Sometimes days don't go as planned. With my tic disorder and a sudden bout of depression, Sunday started off poorly:
Having a very difficult time with #depression today. Worst I’ve had in a while. So, sunshine & a mountain hike is my prescription.— Douglas Cootey (@SplinteredMind) July 31, 2016
That tweet was the turn around moment for me. Before that, I missed church because I was ticking, but I was also too depressed to get out of bed. I was wallowing!! When was the last time I did that? Since my daughter, Bri'anna Joy, was in town from Germany, we had planned a big daddy/daughter hike with me and my four girls, and there I was lying in bed thinking of cancelling. That thought was so distasteful to me that it shocked me into awareness: I was depressed. Once I diagnosed the problem, I began to think of solutions.
Get up. Eat. Shower. Get ready. Go have fun with your daughters!
I tweeted my resolution and got to work.
Identifying depression is an enormous step. It can slink up on us because the depression becomes a part of our sense of normal. Hey, doesn't everybody lie in bed feeling waves of despair and stay there just feeling miserable? Sounds normal to me! Developing the self awareness to recognize that feeling so much sadness isn't normal, or healthy, takes practice because we have to unravel our feelings, which seem intensely real, from our observation of our behavior. Lying in bed long after the day began it fairly obvious, but sometimes our behaviors are more subtle. Have we suddenly stopped enjoying something we enjoyed before? Are we thinking more negatively than we usually do. Are we thinking more negatively than we should? Is the amount of sadness we're feeling appropriate for the situation? These can be tricky questions for the person first beginning to take control of their depression.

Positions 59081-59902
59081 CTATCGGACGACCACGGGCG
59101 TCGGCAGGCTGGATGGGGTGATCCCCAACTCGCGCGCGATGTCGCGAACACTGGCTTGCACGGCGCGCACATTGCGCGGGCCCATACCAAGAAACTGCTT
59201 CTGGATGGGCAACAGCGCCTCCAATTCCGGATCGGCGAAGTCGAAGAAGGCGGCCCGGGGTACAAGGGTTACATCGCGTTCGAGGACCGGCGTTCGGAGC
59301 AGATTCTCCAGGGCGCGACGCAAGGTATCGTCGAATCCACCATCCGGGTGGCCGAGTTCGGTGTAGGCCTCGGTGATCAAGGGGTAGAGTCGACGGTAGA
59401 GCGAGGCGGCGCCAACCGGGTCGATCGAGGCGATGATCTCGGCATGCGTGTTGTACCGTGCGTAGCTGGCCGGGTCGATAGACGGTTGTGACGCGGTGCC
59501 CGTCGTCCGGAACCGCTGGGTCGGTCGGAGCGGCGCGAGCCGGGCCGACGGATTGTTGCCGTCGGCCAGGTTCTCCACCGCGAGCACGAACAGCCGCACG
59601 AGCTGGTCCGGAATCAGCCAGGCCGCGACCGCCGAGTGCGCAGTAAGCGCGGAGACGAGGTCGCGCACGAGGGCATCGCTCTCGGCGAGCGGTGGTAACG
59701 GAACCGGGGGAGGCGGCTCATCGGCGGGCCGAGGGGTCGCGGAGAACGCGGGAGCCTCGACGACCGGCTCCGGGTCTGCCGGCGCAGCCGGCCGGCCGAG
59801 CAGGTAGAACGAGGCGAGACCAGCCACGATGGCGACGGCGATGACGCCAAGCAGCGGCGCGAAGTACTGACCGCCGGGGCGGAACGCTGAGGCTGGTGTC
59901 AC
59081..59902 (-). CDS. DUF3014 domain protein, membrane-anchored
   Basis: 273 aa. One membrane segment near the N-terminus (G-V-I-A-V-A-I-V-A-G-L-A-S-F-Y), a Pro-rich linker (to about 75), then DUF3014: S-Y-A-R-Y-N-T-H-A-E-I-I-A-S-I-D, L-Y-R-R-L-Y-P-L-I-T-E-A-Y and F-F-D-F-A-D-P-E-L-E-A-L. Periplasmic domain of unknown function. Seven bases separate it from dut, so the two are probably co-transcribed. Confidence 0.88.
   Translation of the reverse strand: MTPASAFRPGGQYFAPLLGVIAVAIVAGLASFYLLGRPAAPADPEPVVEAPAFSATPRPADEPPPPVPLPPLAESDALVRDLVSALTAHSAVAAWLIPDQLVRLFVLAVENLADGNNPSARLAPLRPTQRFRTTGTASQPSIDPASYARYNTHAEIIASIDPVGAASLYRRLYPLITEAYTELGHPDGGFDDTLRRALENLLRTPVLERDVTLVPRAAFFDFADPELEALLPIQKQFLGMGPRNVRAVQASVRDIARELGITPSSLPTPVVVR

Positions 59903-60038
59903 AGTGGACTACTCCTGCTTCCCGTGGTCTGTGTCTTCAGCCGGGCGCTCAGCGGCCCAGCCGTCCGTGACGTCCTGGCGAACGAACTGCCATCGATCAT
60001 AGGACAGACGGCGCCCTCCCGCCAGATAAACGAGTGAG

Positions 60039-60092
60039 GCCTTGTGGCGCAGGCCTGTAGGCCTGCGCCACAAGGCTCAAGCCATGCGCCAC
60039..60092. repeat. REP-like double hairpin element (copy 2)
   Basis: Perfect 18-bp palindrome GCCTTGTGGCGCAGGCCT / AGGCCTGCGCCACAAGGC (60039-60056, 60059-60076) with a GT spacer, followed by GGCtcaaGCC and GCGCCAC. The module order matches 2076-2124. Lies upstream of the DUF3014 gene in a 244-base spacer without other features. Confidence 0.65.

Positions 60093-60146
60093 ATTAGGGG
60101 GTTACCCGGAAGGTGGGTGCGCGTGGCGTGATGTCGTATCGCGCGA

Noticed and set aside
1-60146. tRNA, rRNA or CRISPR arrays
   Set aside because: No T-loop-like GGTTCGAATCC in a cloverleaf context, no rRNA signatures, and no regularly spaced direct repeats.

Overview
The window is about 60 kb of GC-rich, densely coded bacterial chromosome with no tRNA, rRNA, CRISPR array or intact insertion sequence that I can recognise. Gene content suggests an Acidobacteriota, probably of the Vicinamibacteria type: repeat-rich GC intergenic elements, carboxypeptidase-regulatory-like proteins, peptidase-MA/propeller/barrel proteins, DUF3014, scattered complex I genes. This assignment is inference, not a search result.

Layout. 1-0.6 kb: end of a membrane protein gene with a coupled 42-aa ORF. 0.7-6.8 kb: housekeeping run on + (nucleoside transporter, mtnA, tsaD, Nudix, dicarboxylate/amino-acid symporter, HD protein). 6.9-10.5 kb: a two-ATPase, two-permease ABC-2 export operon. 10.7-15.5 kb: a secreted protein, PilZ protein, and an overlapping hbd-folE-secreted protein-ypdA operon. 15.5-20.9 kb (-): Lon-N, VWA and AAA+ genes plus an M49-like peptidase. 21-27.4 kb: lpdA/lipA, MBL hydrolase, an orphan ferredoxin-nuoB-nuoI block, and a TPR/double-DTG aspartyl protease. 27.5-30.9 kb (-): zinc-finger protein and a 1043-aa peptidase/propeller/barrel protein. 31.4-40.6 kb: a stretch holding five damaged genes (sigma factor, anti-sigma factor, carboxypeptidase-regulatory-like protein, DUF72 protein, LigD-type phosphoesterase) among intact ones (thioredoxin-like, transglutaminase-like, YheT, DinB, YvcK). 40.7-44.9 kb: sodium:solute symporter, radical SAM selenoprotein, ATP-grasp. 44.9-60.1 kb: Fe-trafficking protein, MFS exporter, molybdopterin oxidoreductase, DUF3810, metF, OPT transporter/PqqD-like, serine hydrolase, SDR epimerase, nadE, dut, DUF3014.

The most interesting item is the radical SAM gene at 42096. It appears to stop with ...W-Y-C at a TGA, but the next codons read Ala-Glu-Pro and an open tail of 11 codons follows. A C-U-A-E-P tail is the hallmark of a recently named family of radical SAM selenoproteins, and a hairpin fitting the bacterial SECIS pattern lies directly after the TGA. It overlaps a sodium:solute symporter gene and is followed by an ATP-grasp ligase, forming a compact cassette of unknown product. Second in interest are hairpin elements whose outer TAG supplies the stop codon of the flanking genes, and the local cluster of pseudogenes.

Once you have identified it, take action. Even getting out of bed and doing something else is a step in the right direction. Get moving. Change your surroundings. Do something that will help you feel better. Call a friend. Watch a favorite TV show. Go for a walk. Move forward, reassess, move forward again.
Once I realized I was severely depressed, I sent the above tweet to commit myself, then forced myself to get out of bed. Wow, was that hard! I just wanted to stay there, but I slid out of bed, shuffled zombie-like into the kitchen, and fed myself. I felt as if I was dragging weights behind me, but I knew that if I got food into my system, I would start to feel better. Showering was next. I'm embarrassed to say it had been four days since I last showered. I hadn't realized how depressed I had been.
Getting ready took longer than I had planned. We were late getting up to Donut Falls, but the more time I spent with my girls, the less depressed I became. I've been in physical therapy for months due to a knee injury, so this was a risk for me, but I was determined to push myself. My daughter with cerebral palsy had a harder time. The going was careful and slow. We talked about a variety of light subjects, discussed my goal to start dating before my 50th birthday this December, helped each other along the trail, and laughed a lot.
We never did make it to the donut where water had worn a hole through the rock to fall below. I tried. I made it up to the falls. I stepped into the falls. I fell into the falls. I fell down the falls. Then the falls rolled me like a Dixie cup until I finally regained footing. I was so busy pushing, pushing, pushing past depression that I forgot to assess my tic disorder. My desires outpaced my neurological ability to keep up. Oh, well. A few scrapes is no big deal.
I gave myself a massive endorphin boost and reaped the benefits. Even later that night, long after Donut Falls had been left behind, depression couldn't take ahold of me again. Managing depression is a constant fight. Every once in a while I forget to assess how I'm doing and slip backward, which makes the fight to regain ground a difficult one, but it isn't impossible. It started with the simplest of steps. All I had to do was get out of bed.
You should read my book on fighting suicide. Not a single Dixie cup was harmed while I wrote it.